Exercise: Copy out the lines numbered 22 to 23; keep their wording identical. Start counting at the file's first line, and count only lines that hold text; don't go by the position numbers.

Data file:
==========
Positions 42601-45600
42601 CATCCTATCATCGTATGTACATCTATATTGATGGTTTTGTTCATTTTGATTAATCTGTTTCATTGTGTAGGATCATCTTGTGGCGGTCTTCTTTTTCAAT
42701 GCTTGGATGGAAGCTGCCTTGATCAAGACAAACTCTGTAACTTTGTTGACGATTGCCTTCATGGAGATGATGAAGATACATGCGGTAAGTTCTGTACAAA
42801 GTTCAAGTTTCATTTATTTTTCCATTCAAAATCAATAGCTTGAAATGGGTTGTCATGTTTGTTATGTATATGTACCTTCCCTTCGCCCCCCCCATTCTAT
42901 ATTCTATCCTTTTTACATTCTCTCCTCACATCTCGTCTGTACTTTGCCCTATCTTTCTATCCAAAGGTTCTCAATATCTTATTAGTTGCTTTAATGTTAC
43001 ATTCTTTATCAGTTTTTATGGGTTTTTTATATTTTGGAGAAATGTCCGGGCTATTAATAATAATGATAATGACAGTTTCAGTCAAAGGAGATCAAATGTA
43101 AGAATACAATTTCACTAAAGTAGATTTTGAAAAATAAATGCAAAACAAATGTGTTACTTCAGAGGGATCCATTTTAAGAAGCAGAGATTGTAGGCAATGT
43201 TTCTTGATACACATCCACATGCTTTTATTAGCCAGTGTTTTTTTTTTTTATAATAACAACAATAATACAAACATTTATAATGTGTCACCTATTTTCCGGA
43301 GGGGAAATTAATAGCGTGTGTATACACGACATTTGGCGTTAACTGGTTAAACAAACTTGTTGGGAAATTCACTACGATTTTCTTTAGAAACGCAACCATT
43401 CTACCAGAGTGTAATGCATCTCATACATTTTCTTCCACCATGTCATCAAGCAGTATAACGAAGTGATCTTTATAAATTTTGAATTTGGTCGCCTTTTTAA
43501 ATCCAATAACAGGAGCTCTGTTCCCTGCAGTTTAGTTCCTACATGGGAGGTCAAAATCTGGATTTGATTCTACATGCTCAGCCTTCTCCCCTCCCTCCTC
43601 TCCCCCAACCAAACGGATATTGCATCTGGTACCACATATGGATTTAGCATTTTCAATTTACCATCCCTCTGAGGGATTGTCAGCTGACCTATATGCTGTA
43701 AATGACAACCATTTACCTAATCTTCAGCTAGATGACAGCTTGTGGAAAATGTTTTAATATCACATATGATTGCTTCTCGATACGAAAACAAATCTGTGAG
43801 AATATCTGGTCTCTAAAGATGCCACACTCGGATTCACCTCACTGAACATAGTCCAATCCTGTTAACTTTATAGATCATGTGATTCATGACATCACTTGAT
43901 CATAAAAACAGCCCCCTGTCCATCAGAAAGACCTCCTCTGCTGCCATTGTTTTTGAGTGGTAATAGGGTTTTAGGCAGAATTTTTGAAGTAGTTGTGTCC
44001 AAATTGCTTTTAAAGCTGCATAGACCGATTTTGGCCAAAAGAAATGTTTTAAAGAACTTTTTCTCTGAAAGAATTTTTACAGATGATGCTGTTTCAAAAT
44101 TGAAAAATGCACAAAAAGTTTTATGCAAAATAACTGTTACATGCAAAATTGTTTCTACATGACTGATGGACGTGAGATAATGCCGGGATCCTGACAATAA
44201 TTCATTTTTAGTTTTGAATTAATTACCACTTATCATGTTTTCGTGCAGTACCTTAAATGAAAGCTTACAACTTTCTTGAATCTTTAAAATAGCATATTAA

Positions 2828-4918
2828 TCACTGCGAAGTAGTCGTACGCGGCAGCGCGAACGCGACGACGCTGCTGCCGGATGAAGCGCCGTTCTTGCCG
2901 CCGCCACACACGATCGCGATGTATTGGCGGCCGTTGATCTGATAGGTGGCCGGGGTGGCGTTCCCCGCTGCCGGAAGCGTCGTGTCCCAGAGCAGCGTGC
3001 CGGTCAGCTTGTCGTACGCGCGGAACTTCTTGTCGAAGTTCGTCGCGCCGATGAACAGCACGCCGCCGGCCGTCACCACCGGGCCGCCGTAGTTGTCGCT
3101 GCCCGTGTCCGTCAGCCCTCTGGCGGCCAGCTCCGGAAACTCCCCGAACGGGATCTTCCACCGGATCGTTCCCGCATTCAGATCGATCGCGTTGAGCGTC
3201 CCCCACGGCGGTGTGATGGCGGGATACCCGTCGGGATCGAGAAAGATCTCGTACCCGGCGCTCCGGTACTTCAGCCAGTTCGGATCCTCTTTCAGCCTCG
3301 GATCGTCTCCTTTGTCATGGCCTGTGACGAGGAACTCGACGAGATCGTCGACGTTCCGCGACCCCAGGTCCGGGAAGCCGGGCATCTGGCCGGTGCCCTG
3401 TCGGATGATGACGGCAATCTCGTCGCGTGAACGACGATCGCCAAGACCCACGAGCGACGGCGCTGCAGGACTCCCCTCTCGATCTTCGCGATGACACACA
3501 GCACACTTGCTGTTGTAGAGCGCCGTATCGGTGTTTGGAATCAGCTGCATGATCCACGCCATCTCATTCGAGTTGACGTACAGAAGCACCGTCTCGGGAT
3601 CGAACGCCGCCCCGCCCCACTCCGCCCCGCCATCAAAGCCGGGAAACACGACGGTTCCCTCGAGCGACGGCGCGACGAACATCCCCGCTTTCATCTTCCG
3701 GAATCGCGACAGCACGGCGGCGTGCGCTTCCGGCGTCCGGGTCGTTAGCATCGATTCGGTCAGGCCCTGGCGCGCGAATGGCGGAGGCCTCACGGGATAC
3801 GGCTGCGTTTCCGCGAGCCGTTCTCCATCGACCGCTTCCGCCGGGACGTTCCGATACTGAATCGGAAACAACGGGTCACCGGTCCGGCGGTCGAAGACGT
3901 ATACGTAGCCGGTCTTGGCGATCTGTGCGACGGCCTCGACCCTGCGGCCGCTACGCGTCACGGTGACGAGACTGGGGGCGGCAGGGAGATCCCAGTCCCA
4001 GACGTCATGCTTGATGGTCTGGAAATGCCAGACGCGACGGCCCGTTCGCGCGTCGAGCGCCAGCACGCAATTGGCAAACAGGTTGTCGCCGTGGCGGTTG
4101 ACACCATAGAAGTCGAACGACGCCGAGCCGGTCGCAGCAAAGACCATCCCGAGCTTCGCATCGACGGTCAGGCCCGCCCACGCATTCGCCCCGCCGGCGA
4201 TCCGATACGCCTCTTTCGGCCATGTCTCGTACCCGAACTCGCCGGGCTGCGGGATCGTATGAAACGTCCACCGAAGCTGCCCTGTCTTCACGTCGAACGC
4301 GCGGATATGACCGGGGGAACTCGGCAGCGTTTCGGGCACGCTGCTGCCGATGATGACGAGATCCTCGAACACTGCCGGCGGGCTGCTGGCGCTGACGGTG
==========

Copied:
3001 CGGTCAGCTTGTCGTACGCGCGGAACTTCTTGTCGAAGTTCGTCGCGCCGATGAACAGCACGCCGCCGGCCGTCACCACCGGGCCGCCGTAGTTGTCGCT
3101 GCCCGTGTCCGTCAGCCCTCTGGCGGCCAGCTCCGGAAACTCCCCGAACGGGATCTTCCACCGGATCGTTCCCGCATTCAGATCGATCGCGTTGAGCGTC